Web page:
Today, it is still the parent company of Go Sport with 2,150 employees and Gap France with 350 employees, 25 shops and a Galeries Lafayette outlet with 1,100 employees. In addition, it owns the French toy specialist La Grande Récré with 700 employees and Legal cafés with 140 employees, all of which HPB acquired in recent years.

Sportswear company Go Sport

Go Sport was placed in receivership in mid-January by the Grenoble commercial court. The investigation into the sportswear firm was initially opened by the public prosecutor's office of the city of Grenoble for "misuse of corporate assets" within Go Sport. It was later extended by the Paris prosecutor's office to include "fraud in an organised gang, routine money laundering, bankruptcy and abuse of corporate assets", the Grenoble public prosecutor's office said at the end of February, confirming information from French newspaper Le Monde.

On Thursday, parent company Hermione People & Brands (HPB) dismissed Go Sport managing director Patrick Puy two months after his arrival. HPB did not comment on the reasons for his dismissal. Go Sport has been in deficit for years and was bought out by HPB at the end of 2021 for a symbolic euro.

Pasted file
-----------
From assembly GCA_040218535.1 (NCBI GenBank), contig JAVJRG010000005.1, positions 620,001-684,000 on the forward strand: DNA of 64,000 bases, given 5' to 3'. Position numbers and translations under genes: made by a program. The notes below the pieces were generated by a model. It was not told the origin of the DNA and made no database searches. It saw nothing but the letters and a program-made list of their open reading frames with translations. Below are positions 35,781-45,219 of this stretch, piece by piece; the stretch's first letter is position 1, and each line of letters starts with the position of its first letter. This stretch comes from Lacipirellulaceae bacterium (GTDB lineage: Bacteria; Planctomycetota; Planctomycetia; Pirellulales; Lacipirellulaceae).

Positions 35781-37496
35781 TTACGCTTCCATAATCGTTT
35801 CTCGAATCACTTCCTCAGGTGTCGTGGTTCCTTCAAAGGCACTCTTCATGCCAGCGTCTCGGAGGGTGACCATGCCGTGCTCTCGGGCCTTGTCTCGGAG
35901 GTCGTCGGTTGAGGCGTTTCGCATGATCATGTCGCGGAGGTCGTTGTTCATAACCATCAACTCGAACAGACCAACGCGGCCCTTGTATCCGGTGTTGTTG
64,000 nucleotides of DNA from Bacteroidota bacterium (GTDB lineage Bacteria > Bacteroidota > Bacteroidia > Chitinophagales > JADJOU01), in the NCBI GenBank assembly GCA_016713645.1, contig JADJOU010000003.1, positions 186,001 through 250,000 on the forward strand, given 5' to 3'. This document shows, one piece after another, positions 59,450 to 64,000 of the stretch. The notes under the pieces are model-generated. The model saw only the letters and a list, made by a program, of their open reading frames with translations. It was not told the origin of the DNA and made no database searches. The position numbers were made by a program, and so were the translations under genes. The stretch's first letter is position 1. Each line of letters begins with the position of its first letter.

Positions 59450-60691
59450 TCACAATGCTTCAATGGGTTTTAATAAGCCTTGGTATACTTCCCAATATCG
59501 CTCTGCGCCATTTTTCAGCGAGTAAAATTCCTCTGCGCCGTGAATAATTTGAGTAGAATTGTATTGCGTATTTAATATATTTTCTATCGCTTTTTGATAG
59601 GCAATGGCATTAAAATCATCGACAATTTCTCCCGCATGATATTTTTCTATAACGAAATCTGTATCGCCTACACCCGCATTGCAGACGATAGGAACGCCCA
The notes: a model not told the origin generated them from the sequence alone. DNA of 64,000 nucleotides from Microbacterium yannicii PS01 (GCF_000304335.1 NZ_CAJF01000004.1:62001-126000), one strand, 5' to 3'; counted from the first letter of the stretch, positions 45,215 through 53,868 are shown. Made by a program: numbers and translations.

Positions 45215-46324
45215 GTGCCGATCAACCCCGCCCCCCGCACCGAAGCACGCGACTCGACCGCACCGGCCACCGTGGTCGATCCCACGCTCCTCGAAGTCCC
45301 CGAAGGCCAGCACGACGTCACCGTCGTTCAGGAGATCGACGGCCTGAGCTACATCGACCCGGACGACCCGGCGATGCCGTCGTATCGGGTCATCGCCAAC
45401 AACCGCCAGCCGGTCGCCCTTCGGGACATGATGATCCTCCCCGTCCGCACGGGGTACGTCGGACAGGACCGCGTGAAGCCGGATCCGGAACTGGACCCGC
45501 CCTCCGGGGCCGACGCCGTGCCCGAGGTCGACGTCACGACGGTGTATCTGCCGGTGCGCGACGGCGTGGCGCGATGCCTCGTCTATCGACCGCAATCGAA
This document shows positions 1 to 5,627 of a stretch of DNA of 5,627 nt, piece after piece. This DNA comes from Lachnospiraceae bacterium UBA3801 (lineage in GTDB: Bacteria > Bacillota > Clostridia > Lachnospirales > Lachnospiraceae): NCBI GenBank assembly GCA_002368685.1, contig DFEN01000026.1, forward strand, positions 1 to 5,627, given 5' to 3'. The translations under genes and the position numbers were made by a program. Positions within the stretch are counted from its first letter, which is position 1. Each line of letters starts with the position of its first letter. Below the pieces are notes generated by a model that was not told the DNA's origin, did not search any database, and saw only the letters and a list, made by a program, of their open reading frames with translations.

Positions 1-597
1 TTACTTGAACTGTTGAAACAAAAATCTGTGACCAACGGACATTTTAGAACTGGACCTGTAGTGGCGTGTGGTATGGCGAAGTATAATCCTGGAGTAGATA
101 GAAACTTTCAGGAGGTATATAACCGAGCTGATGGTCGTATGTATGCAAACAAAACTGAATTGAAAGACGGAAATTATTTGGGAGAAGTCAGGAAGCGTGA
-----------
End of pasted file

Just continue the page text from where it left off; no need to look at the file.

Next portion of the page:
At 6pm CET on Friday, a spokesperson for HPB told the AFP that Michel Ohayon wants to remain in control at Go Sport.

The announcements come at a time when potential buyers had until 2pm CET on Friday to make themselves known. Go Sport has been in deficit for years and was bought out by HPB at the end of 2021 for a symbolic euro.

The sports retailer Intersport was set to make a takeover bid, AFP reported on Thursday based on information from a source close to the case, while the name of UK sportswear company Sports Direct was also mentioned.

Galeries Lafayette and Gap France

When it comes to HPB’s other fashion subsidiaries, the Bordeaux commercial court opened a safeguard procedure for the Galeries Lafayette department stores, also in difficulty. In addition, at the end of February, the public prosecutor's office of the Grenoble commercial court requested that the 20 franchised shops of the Gap France clothing chain be placed in receivership.

Palaces and a castle in French wine country